While sci-fi films have long imagined the workplaces of tomorrow as cold and impersonal, increasing evidence indicates that those movies forgot about the human element. In fact “futuristic” commercial real estate is more likely to encourage communing with nature and one another, as well as helping staffers incorporate their hobbies — and even their pets — to work for increased health and productivity. Take a look at some trends you’re likely to see in the next few years.
Wireless technology is freeing staffers from their desks, the demand for commercial real estate that reflects this freedom of movement is on the rise. Part of this trend of “hot desking,” as it’s known, calls for more lounge spaces so that employees can interact with one another in a comfortable space. Large communal tables also are appealing, allowing co-workers to have meetings, share meals or simply work silently together.
Given this increased tech portability, businesses don’t always need dedicated workstations for each employee. That means that more workplaces of the future may have furniture that is easily moved and reconfigured, depending on the needs of the moment — pushing work surfaces together for a six-person meeting, setting up a U-shape for a presentation, etc. To meet this demand, designers are creating furniture that is easily moved and can either interlock or be broken into individual workspaces.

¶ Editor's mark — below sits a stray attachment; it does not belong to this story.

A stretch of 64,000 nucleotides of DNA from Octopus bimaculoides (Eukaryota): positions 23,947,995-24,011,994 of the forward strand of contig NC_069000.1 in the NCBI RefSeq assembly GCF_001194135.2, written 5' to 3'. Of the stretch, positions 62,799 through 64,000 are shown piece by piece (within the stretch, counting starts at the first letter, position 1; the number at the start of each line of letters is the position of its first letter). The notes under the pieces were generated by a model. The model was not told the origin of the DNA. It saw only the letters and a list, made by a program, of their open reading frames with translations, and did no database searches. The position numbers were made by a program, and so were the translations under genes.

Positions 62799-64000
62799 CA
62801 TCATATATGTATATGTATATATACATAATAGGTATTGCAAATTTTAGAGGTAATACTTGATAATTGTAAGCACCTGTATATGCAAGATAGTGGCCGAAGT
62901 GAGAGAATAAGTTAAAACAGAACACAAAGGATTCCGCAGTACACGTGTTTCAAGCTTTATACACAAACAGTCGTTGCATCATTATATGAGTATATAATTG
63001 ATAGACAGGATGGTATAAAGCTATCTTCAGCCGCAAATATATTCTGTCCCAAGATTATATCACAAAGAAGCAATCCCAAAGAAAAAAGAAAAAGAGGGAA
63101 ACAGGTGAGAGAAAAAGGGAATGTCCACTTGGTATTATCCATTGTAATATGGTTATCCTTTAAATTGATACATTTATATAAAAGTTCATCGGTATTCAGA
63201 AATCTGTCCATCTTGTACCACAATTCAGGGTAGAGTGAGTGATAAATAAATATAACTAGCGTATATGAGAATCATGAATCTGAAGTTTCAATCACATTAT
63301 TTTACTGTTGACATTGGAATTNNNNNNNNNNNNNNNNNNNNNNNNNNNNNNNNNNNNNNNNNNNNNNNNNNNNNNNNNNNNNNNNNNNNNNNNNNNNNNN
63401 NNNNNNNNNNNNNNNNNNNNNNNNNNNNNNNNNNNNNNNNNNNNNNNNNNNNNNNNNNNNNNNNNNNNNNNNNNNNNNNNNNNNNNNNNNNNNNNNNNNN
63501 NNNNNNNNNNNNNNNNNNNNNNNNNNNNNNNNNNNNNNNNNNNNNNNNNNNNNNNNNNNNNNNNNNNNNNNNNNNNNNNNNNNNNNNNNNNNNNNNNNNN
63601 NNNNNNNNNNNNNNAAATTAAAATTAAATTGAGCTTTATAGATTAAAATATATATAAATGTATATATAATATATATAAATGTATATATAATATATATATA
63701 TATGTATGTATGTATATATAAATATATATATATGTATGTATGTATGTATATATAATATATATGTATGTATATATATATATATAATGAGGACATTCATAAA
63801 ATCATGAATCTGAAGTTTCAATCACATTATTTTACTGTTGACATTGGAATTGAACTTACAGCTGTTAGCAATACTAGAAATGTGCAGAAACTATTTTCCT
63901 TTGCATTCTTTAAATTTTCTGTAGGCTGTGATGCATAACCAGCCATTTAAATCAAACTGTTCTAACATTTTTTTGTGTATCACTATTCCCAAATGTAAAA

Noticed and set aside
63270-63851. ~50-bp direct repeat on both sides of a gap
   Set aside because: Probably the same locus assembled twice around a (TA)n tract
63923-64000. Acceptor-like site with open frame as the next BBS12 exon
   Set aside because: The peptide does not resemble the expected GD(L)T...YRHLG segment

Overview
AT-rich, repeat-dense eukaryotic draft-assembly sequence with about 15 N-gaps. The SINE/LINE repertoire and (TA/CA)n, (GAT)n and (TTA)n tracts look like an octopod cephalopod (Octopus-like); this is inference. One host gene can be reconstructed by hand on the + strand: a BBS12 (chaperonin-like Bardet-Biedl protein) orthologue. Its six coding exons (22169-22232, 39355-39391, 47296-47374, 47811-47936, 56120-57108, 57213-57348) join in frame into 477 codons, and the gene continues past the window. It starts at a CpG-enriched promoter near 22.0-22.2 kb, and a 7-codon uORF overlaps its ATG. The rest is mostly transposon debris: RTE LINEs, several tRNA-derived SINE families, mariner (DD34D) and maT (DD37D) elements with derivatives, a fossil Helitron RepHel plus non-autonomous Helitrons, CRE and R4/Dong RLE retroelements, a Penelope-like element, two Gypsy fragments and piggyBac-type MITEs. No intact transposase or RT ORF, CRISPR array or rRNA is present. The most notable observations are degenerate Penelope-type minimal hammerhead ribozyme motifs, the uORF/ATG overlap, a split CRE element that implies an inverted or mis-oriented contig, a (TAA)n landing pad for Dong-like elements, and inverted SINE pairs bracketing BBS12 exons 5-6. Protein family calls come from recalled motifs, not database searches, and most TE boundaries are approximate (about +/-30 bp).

The playful working atmosphere that Silicon Valley is famous for may soon spread to the rest of the country’s businesses. For starters, more office spaces will accommodate pets, which experts confirm can boost morale not just for the pet owners, but for the entire office.
Fun zones are also on the rise, encompassing everything from game rooms with ping pong tables and dart boards to dedicated music spaces where colleagues can jam together. Rather than leading to wasted man hours, these “playgrounds” often build company loyalty, inspire greater teamwork and reduce stress in the employees.
Google’s various global branches, for example, feature free massages, slides instead of stairs and even indoor aquariums and orange groves. Not to be outdone, the companies housed in Chicago’s One Prudential Plaza can partake in the building’s sumptuous clubhouse, or hang out on the massive rooftop lounge.
Making technology work not just for business productivity, but also for employee health, will be increasingly possible. A focus on natural light, as well heating and cooling systems that harness natural energy sources, will reduce mold and other irritants in the duct systems.
Live plants will also become “basic equipment,” given their ability to filter a variety of indoor air pollutants. In addition, fitness centers and on-site clinics are being added by more companies.